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Portpatrick Harbour

Harbour (Period Unassigned)

Site Name Portpatrick Harbour

Classification Harbour (Period Unassigned)

Alternative Name(s) Portpatrick Cove; Mccook's Craig

Canmore ID 60344

Site Number NW95SE 9

NGR NW 99878 54102

NGR Description Centred NW 99878 54102

Datum OSGB36 - NGR


Ordnance Survey licence number 100057073. All rights reserved.
Canmore Disclaimer. © Copyright and database right 2020.

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Administrative Areas

  • Council Dumfries And Galloway
  • Parish Portpatrick
  • Former Region Dumfries And Galloway
  • Former District Wigtown
  • Former County Wigtownshire

Archaeology Notes

NW95SE 9.00 centred 99878 54102

Portpatrick Harbour [NAT] (centred NW 9988 5407)

OS 1:2500 map, 1973.

NW95SE 9.01 centred NW 99880 54070 Outer Harbour

NW95SE 9.02 centred NW 99802 54194 Inner Harbour

NW95SE 9.03 NW 99783 54163 Crane

NW95SE 9.04 NW 99767 54141 Lifeboat House (Lifeboat Shed or Lifeboat Station)

NW95SE 9.05 NW 99890 53980 Beacon ('Lighthouse')

NW95SE 9.06 NW c. 999 541 Leading Lights (Beacon)

See also:

NW95SE 8.00 NW 99890 53981 Old Lighthouse

NW95SE 11 NW 9997 5396 Limekiln

NW95SE 12 NW 9993 5397 Waggonway (South Pier)

For (nearby and competitor) Port Logan harbour (NX 09470 40565), see NX04SE 15.00.

For associated quarry (centred NX 00045 53682), see NX05SW 80.


Scottish National Buildings Record.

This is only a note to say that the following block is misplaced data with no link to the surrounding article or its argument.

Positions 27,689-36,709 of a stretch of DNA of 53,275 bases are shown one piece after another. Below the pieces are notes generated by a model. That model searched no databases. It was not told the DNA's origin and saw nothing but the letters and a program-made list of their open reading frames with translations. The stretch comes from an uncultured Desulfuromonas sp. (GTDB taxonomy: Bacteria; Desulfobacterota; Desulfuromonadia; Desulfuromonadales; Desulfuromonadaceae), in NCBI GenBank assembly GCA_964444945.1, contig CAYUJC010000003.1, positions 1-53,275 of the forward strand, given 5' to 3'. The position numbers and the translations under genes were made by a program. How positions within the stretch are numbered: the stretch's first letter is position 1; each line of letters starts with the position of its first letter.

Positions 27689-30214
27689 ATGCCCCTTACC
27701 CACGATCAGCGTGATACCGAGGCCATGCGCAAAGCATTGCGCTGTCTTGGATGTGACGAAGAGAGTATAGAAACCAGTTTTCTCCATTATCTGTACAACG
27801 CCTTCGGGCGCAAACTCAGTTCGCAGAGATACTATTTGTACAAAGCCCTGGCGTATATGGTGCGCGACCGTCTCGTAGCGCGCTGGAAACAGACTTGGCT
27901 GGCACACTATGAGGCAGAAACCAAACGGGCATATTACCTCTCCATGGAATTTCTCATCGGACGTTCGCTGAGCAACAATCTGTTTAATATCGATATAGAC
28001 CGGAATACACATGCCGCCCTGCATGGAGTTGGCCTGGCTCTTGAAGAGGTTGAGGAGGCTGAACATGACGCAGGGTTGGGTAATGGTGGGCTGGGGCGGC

Building a harbour. Letters patent granted the inhabitants of Portpatrick and Donaghady a voluntary contribution for building a harbour at Portpatrick.

1636 GD 214/504

(Undated) information in NMRS.

Portpatrick is significant as one of the few breaks in the SW-facing coast of the Rhinns which are suitable for the construction of a harbour. The conveyance of passengers and cargo to Ireland was noted by 1620, a regular weekly mail service being established in 1662. Vessels lay offshore to discharge.

In 1774, a pier was erected on the S side of the inlet at the dictate, if not the expense, of the Post Office, which assumed responsibility for running the service in 1790; sailing packets were provided by the government. Cattle and horses landed at Portpatrick numbered 17, 275 in 1790, this figure rising to 20,000 by 1812. Passenger traffic was brisk and included the transport of troops; barracks and a large custom house were built.

By 1819, the government was sufficiently interested in the port to seek the improvement of its facilities. The distinguished engineer Sir John Rennie reported favourably on the Portpatrick-Donaghadee route, and drew up plans for an enlarged harbour. There were approved, and he started work in 1821. Following his death, in the same year, his son (also Sir John Rennie) assumed responsibility for the project.

The general plan was that of two piers extending out from the shore and curving towards each other to give an entrance some 200ft [61m] across. The S pier incorporated the older one of 1774, and was built grey Welsh limestone; at its extremity there was a lighthouse 46ft [14m] high. At first, the project proceeded rapidly; between 700 and 800 men were engaged and work continued at night. Work later slowed, and it was 1836 before even the S pier was completed. In 1839, an exceptional storm damaged the pier and endangered the lighthouse; £13,000 was spent on repairs and construction work stood still for some time. The harbour was so designed that sailing vessels could warp themselves out in any conceivable conditions, but no change was apparently made when steam packets were introduced, in 1825.